Stephen Sondheim deserves to be taken more seriously than most other living composers/lyricists in popular musical theatre. That much is clear even to the untutored promptings of this theatre critic, for whom Me and My Girl (1937) repre- sents the apogee of achievement in this unavoidable but overrated genre. Musical- ly, Sondheim seldom seems to please us with memorable tunes. This, the aficiona- dos tell us, is because he is 'difficult' harmonically a Modern of the modern musical. Less indulgently, you could simp- ly say he is just not a gifted melodist. As for Sondheim's lyrics, he, too, has had his days of syrup and cloying sentimentality but later his writing became knottier, more acerbic and often uncomfortably acute. These latter qualities were, by all reports, the staple elements in his original version of Follies which failed on Broadway in 1971. By any standards it was a remarkable failure — a cult flop that lived on in recordings and memories. This revival at the Shaftesbury at last gives the next generation a chance to see what the fuss was about.
Or rather it doesn't. Sondheim and James Goldman (who wrote the book) have revised the show entirely. The emph- asis of the story has shifted, the tone of relentless mockery has gone. Most of the edges have been smoothed down to ensure that no one is seriously hurt by what he has to say. Goldman's story (and title) evokes the age of Ziegfeld, and the love affairs between members of the dance troupe and infatuated male spectators who spent their youth hanging about stage doors. Against that background we see a 30-years-on reunion party for the Weismann dancing girls, where attention is concentrated upon two middle-aged couples: Sally and Buddy, Phyllis and Ben. Briefly, these four relive their early days when Sally fell for the elegant, go-getting Ben, was ditched by him and ended up marrying fat Buddy, an Arizona salesman of some sort. Essential- ly, the original show was a ruthless study of washed-up middle-aged marriage. Nostal- gia and the fantasy of giving love a second try (in the case of Sally and Ben) were savaged by Sondheim. In this version he treats his protagonists with rueful indulg- ence, and invites us to wallow in the nostalgia. What caused him to change the original show?
One simple explanation suggests itself. In 1971 the younger Sondheim was writing against a Broadway made up of predomi- nantly middle-aged, middle-class practi- tioners and audiences. He tried to show them that their lives were failures. As a young turk he was happy to cause a bit of discomfort. Perhaps it is no surprise that the show failed. Fifteen years on he too is middle-aged, more like his characters and more understanding of their weaknesses. This is the trouble, for that understandable discovery has enticed him into a celebra- tion of nostalgia; it now makes its audi- ences purr with pleasure. This production marks the transition of Follies from in- teresting cult flop to hit show, but it also plots the passage of its creator from young turk to — in a manner of speaking piping eunuch.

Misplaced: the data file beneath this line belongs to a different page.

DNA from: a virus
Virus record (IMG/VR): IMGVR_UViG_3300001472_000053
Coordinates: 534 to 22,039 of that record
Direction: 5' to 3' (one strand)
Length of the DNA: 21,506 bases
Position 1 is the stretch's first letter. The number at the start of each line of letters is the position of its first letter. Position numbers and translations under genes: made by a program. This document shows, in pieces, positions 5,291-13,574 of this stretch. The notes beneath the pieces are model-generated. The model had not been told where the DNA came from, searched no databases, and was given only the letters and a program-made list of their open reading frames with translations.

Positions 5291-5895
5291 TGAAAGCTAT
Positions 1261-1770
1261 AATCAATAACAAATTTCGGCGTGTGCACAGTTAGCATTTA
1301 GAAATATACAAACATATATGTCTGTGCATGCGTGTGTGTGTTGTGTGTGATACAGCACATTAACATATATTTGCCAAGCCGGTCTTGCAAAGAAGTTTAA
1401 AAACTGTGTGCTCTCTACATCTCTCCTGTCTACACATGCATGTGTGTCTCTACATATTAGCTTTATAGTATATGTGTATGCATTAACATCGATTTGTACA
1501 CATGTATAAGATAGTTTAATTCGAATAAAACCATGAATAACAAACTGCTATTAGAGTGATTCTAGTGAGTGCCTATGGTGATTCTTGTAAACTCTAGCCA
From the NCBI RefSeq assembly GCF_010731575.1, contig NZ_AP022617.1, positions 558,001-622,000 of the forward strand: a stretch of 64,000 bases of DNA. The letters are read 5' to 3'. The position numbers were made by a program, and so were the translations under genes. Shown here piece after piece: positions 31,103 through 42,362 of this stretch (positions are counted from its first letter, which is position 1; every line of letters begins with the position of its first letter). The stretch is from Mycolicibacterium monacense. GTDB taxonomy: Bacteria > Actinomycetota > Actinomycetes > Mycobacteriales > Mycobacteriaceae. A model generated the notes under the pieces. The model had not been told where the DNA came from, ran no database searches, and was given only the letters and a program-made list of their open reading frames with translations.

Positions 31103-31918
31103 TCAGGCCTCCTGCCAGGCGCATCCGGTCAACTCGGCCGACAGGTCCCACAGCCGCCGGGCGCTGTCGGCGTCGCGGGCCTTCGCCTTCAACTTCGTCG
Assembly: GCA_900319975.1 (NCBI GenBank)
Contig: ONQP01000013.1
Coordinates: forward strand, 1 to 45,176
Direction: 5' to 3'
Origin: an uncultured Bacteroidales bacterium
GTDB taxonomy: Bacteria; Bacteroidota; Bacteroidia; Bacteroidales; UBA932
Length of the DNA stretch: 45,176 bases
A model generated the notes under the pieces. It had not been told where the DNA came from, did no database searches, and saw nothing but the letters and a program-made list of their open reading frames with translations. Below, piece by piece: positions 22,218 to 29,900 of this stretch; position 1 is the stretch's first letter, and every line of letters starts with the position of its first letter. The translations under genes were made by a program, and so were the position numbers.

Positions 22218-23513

For example, there are a couple of vaudeville routines which a pair of old troupers just cannot resist launching into. I would guess that, originally, we were invited to consider just how bad they and their routines really were. And the nostal- gia they felt for their part was part of their failure too. Now, the tendency of the audience is to cheer in geriatric adulation. And, when some other ageing blonde dolly shows us a still-shapely leg propping up her avoirdupois, middle-aged ladies in the audience go into ecstasies; sock it to 'em, we're still here, etc. We know that Dolores Gray is popular but this is ridiculous. At the curtain her leg gets a standing ovation. Parts of the dialogue, too, are perfunctory, hammy and serve as little more than filling between set pieces.
And yet, and yet. Dramatically the evening wakes up when Phyllis casually asks Sally whether Ben was any good in bed. After that point, the tensions in the marriages are blown open and several songs probe and examine these modern marriages with skill, wit and acuteness; `Country House', for instance, is a bril- liantly sustained conversational number that charts the emotional distance between Phyllis and Ben. There are other delights too. Diana Rigg plays a most appealingly cool and beautiful Phyllis, deals com-
petently with her songs, and delivers a superb strip-tease number that includes the clever and truthful line. . . 'Nobody could query her superior exterior'. Julia McKen- zie brings heart and musical skill to the part of Sally, while Daniel Massey and David Healy just about keep up with the demands placed upon their song and dance talents. The scenic transformations in Act II are dazzling, witty creations by Maria Bjorn- son. She has created a series of visually enchanting set pieces which include Busby Berkely routines and Art Deco wedding cakes that sprout from the centre of the stage. Enchanting though they are, howev- er, they serve to reinforce the idea of Follies as a glitzy, nostalgic revue rather than a challenging piece of original musical drama. It isn't a compliment to say that a Sondheim show has its heart in the right place.